Although ... I seriously question the wisdom of her packing it in the trunk, and having to stop and get out in order to retrieve it.

Heh. :)

I love the pics Planish - that sounds like so much fun!


swdragoon

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Reply #16 on: September 22, 2007, 06:06:46 AM
Woot Mir

oh and the story was good too

and i agree i would never leave my blades a place so easly damaged.

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Loz

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Reply #17 on: September 22, 2007, 06:34:05 PM
That was quite a fun little story, though I like the dark ending when Meg has ended up being turned into Devon's fantasy woman. Put's a different spin on all his nonsense about how he's making the world better for everyone, he's really just doing it for his own jollies.



Peter Tupper

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Reply #18 on: September 22, 2007, 06:49:22 PM
A good riff on "The Lathe of Heaven".

I think just about everybody who's been into science fiction/fantasy has thought, "Why can't reality be more interesting, not to mention just, beautiful and otherwise to my liking? (And I'd be in charge, of course.)"

The problem is that most people imagine a hackneyed fantasy novel or something equally cliched as their perfect world.

Ultimately it just shows that our world can be magical and beautiful and challenging, if you're lucky, or maybe if you just look for it.



bolddeceiver

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Reply #19 on: September 22, 2007, 10:59:59 PM
I find it interesting how many people will wish to live in [insert fantasy world/sf world/historical period], even when, on a bit of analysis, the world in question wouldn't be a very fun place to actually live.  A couple of prime examples would be Middle Earth, or on the historical side medieval Europe.  In both places, the lives of the vast majority really suck, and even the very best-off mostly live way under the standard of living for your average lower-middle-class modern American.  It's "exciting" to be attacked by giant spiders in a videogame, but if one jumped out at most of us in real life, I'll bet most of us would prefer to be at home in front of a computer screen.  The real joy of escapism is you can turn it off whenever you choose; if you really could stick yourself into most any fantastic world of print or screen, you'd probably want to read books and play videogames about working in cubicles to forget, if only briefly, the cold seeping through the castle walls and the dire wolves outside the gate.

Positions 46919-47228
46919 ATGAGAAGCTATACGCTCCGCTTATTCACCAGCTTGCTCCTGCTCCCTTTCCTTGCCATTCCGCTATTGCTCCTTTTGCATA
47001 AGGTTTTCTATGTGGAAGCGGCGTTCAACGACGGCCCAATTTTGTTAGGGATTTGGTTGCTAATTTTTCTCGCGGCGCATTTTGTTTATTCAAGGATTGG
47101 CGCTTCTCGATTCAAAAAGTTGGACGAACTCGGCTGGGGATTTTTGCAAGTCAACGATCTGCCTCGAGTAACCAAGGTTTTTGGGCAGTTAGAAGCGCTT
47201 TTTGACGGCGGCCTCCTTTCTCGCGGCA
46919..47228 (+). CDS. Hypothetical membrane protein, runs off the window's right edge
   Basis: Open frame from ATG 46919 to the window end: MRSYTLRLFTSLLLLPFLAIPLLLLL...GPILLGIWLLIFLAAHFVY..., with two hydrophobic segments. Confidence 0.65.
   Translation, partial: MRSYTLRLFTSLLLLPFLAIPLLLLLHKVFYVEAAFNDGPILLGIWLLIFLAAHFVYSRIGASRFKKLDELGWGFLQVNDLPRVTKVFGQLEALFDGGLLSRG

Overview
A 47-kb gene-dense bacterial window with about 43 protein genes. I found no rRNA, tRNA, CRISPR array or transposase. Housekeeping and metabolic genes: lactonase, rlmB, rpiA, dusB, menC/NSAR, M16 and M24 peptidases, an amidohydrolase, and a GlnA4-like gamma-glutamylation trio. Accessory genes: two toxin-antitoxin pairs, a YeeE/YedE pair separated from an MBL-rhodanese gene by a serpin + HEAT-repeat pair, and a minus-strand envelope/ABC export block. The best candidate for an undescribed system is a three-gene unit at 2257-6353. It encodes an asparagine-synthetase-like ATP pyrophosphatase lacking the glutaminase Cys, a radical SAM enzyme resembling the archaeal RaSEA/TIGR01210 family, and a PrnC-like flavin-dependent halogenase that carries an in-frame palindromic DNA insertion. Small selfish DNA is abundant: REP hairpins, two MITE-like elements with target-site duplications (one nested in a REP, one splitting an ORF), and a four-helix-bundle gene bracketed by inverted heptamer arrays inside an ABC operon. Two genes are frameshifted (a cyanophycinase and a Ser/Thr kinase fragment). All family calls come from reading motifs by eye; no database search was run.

Planish

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Reply #20 on: September 23, 2007, 12:49:01 AM
It's no accident that in the SCA (Society for Creative Anachronism) we pretend to be living in "the Middle Ages as they should have been" - no plagues, no famine, no inquisitions, and the wars have resurrection points to walk back to. It's by no means a "re-enactment" group, in the strict sense.

--
Quote
Ultimately it just shows that our world can be magical and beautiful and challenging, if you're lucky, or maybe if you just look for it.

Ah yes - the business with Meg wondering about a world with cars, cell phones, and cinema. That was nice.
--
Quote
I love the pics Planish - that sounds like so much fun!
It is.
I got to teach myself how to make those bucklers (top and bottom ones started out as flat sheets of steel plate) and then I get to use them in combat. Sorry I could not get the html "img" tags to display them at a smaller size. Here's how I made the top one, in stainless steel: http://northernelectric.ca/medieval/armoury/buckler_stainless/ss_buckler.htm
But I digress. Back to your normal programming.

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600south

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Reply #21 on: September 23, 2007, 08:30:33 AM
I really enjoyed this one, and I've never even played a RPG of any kind (unless you count my job).

All my favorite elements were in there: reality as simulation, a splash of quantum physics, a time loop... but most of all, I'm a sucker for any story where the main character is trapped in a nightmare, but the nightmare isn't revealed until the end.

oh, and Mur's reading was fantastic as usual.



Loz

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Reply #22 on: September 23, 2007, 11:50:15 AM